The legal battle over the New York City Police Department's controversial policy took a dramatic turn last week. A federal judge had ruled the practice unconstitutional, but an appeals court put that order on hold. What will happen next will partly depend on who New York's next mayor is.
Writer Ta-Nehisi Coates grew up in Baltimore, and it was there, as a teenager, that he first felt he was being singled out for his race. Coates joins NPR's Rachel Martin to talk about his personal experiences with racial profiling, from his first experience in a store through the concerns he has for his own son.
Latinos are three times as likely to be uninsured than white Minnesota residents, making them a key demographic for the state's new online health insurance marketplace. Health workers hope to encourage questions and provide answers by heading out onto the streets — and even into hair salons.
The new health care law states that all individuals must have some kind of health insurance. But what happens when groups oppose insurance on religious grounds? Host Rachel Martin speaks with Dennis Lehman, an Amish man who is the president of an Amish health clinic in Indiana, and Chris Roberson, an attorney in Indianapolis, about how the Amish are dealing with the Affordable Care Act.
Sports commentators linked Boston's victory to the recovery from the Boston Marathon bombing. NPR's Mike Pesca is skeptical. He joins host Rachel Martin to talk about what the Red Sox game did and did not achieve for Boston.
Huge audiences are tuning in to Norway's Slow TV, which broadcasts ordinary activities — like a seven-hour train journey, an eight-hour fire — in real time. Creating a sweater on air, from shearing to spinning to knitting, could set a world speed record — but then the segment would be too short. Host Rachel Martin speaks with programming director Rune Moklebust about the Slow TV movement.
When he turned 18, Steve Lickteig learned that the woman he knew as his older sister was actually his mother, a secret his other siblings and most of his small Kansas town had known and kept from him. In a new documentary, Lickteig tries to understand how he was left in the dark for so long.
The Pakistani Taliban was forced to name a new leader after its chief, Hakimullah Mehsud, was killed in a U.S. drone attack on Friday. The Pakistani government called the strike "counter-productive" to peace and stability. Host Rachel Martin speaks with Harris Khalique, a columnist for the Pakistani newspaper The News International.
Mohammed Morsi, a member of the Muslim Brotherhood, was Egypt's first-ever democratically elected president. A year after he was elected, he was ousted by the military following massive protests against him. Morsi goes on trial Monday, accused of inciting violence against protesters.
Tuesday's election is seen as a key off-year contest, and a test of strength for both parties leading up to the 2014 elections. But it's beginning to look like a rout. Democrat Terry McAuliffe is leading Republican Ken Cuccinelli by as much as 12 points. The race appears to have turned into a referendum on Cuccinelli's conservative views.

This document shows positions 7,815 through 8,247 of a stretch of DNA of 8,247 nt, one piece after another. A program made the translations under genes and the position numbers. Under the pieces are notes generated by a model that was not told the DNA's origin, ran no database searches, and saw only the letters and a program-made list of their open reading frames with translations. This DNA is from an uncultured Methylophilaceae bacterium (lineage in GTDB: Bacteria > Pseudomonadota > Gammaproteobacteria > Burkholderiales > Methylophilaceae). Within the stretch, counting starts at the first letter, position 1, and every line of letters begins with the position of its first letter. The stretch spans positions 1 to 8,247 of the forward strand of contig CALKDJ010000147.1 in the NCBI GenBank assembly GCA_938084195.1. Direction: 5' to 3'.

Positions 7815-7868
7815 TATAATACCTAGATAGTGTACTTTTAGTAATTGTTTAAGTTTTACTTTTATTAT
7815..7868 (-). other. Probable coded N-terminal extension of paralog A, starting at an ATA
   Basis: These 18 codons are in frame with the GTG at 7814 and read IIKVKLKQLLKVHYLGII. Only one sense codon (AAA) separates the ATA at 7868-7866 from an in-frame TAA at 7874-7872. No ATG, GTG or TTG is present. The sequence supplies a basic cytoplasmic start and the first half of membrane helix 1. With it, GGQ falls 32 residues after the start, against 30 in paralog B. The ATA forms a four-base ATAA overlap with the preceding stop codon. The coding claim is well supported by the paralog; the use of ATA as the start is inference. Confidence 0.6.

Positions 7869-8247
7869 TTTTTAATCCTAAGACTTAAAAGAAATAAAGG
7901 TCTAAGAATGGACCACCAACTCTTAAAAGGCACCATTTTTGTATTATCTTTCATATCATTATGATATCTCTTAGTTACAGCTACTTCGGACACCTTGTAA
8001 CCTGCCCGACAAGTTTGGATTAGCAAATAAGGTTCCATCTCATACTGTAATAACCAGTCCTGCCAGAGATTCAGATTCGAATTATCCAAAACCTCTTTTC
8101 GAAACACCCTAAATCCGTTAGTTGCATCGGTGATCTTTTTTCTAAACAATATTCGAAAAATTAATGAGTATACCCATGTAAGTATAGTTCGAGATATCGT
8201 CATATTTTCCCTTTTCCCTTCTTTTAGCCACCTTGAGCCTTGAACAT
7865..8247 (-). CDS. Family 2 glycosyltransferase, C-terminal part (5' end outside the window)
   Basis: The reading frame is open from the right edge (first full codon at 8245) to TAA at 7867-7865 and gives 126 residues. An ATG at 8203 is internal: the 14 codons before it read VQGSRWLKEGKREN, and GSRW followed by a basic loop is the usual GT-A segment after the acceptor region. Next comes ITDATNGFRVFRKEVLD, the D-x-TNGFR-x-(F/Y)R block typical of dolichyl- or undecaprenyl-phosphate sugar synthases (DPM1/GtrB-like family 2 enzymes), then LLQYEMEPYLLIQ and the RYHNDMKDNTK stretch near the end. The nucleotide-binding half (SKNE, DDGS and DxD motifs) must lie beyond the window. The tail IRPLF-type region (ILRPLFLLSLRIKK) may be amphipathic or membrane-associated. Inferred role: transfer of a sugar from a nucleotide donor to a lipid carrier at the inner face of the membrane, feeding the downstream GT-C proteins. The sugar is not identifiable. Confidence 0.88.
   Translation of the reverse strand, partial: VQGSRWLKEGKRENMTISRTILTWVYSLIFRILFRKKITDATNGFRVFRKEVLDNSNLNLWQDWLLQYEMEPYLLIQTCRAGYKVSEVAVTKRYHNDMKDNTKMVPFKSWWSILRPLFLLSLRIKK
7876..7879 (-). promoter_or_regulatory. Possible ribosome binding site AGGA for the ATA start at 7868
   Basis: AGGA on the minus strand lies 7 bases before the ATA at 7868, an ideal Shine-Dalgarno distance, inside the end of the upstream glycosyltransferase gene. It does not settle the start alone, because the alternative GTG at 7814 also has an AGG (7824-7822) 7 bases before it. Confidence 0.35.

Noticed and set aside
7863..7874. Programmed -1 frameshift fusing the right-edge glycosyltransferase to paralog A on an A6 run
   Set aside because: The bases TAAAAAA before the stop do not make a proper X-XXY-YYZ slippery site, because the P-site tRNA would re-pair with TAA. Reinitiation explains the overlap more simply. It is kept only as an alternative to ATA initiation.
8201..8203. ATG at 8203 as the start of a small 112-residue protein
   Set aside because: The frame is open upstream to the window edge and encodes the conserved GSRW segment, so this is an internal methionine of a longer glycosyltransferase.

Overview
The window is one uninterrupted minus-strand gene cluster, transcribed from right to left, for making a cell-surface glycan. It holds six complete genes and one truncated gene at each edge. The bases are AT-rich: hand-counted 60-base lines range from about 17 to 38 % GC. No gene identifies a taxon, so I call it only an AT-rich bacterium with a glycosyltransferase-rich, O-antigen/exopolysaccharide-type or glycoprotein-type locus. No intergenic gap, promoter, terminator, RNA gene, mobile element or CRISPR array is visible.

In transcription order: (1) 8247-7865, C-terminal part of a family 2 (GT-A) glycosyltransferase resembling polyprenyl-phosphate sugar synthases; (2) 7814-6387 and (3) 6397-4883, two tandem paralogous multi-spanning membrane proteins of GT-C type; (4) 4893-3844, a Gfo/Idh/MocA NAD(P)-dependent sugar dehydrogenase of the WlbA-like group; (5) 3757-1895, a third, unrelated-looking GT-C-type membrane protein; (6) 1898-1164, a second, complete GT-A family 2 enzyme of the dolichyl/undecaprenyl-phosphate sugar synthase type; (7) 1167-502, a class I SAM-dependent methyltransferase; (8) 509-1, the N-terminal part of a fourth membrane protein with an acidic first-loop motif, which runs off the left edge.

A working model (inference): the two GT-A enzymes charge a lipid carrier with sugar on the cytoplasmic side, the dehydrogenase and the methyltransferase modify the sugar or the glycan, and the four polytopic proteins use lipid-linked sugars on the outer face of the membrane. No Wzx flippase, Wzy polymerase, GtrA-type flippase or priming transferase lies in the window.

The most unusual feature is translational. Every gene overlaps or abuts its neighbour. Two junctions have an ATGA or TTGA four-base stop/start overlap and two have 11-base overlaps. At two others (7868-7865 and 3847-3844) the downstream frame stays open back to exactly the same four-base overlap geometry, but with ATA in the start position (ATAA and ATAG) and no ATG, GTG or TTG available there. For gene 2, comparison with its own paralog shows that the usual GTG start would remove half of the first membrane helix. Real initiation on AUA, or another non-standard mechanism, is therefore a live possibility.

Depending on where you live, you might be able to vote for your local coroner this election season. About 1,600 counties across the U.S. still elect coroners, and that means candidates have to be popular before they can start signing death certificates.
One of America's best-known and most prolific travel writers, who has taken his readers around the world for nearly 40 years, has yet to write about the American South. That's about to change, and Paul Theroux needs the help of Weekend Edition listeners. Theroux speaks with host Rachel Martin about his new project.
Joshua Dubois, the former head of President Obama's Office of Faith-based and Neighborhood Partnerships, has been sending daily inspirational missives to the president since Obama was a senator working on his first presidential campaign. Dubois speaks to host Rachel Martin about the almost-accidental way he got the job.
In a series called "Touching Strangers," the photographer Richard Renaldi asked complete strangers walking down the streets of New York City to pose together, making it look like they were family members, friends or lovers. Renaldi speaks with host Rachel Martin about the project.
On Sept. 1, 1944, a B-24 bomber went down in the South Pacific. The wreckage, and the airmen, seemed to disappear. Almost 50 years later, a scientist on vacation in Palau found an airplane wing and went on an obsessive, decade-long quest to find what happened to the plane. Author Wil S. Hylton joins NPR to discuss his new book on the mystery.
As a way to bring new people to the chuch, a few mainline churches are experimenting with informal services centered around craft beer. The result is not sloshed congregants; rather, it's an attempt to do church differently.
Still only in the early stages of her career, Monroe has already collaborated with Jack White, Wanda Jackson and Miranda Lambert. She speaks with NPR's Rachel Martin about her latest album, Like a Rose.